In Germany and its neighbors, as early as 1533, there appeared in the folklore a kind of goblin or bogeyman called a Kinderfresser (Child-guzzler) or Kinderschrecker (Child-scarer). It appears in an illuminated Book of Hours, in popular broadsheets sold at Carnival, and even as a fountain in Switzerland. Wherever it appears, it has three distinguishing characteristics: it steals children, it puts them in a sack, and it eats them.
I mention this now because I have lately been reminded by John at The Absurd Good News Network (http://voiceinthewildernessjohnokhan.blogspot.com/) of the bogeyman of my youth. In his words: "There was also the man who took kids who would not take their naps away to the dump in a burlap bag, there to barbecue his naughty prize on a pile of burning trash." I realized I had been conflating this figure with an actual Peeping Tom who plagued our neighborhood for a while; I think our mother added it as a rider to make us take the danger seriously.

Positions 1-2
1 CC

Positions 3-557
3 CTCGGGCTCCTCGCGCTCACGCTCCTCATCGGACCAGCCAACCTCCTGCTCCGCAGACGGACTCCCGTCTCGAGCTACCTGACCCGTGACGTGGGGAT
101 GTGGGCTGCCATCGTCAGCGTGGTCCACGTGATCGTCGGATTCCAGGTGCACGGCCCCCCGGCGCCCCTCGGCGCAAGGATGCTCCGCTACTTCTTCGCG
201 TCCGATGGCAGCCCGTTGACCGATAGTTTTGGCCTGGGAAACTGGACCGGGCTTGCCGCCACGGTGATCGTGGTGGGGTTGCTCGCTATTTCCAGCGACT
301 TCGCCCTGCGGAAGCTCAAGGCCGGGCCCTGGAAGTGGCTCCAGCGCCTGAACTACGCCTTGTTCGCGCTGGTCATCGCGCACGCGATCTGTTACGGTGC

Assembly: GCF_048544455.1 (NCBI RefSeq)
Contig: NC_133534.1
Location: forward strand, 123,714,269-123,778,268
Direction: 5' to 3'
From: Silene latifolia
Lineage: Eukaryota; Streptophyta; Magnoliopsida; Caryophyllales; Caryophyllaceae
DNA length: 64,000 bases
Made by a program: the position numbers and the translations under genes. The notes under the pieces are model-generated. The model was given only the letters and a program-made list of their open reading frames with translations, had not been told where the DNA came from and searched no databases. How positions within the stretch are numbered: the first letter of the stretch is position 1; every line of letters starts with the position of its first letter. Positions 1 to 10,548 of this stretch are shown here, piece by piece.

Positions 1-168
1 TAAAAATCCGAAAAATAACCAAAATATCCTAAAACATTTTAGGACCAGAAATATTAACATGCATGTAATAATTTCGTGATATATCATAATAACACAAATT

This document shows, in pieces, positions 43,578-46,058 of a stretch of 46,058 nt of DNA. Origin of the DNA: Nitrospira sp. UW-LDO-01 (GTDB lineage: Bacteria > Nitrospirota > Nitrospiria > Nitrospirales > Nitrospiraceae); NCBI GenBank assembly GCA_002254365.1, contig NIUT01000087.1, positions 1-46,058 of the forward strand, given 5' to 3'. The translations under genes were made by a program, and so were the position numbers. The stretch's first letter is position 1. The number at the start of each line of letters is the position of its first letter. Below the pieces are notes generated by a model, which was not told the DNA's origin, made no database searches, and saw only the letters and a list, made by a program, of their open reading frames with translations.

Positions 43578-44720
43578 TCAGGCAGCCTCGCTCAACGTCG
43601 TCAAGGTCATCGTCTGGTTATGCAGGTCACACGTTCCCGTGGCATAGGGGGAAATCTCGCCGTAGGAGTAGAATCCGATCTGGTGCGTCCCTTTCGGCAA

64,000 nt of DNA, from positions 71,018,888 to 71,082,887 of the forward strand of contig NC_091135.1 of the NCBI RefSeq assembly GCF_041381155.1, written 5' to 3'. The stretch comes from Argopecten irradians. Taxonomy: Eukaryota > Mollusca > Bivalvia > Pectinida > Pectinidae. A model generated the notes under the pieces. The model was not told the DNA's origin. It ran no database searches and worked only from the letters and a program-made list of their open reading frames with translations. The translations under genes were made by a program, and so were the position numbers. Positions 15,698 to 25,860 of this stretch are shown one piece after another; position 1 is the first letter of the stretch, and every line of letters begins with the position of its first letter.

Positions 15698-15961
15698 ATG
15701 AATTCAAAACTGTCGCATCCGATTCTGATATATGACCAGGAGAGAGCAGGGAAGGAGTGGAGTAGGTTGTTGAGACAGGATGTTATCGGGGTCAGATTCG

What impressed me was the cultural survival of this tale, how it seems to have come down through our German heritage as a sort of folk fossil, for 400 years. The stealing, the bag, the cannibalism. Take a look at that picture. One of those kids is pooping himself in fear. This is what makes this boogeyman peculiarly German; we have always had a profoundly humorous antagonism with our own bowels and their products; in fact, I suspect we might never had have the Reformation if Martin Luther had been more regular.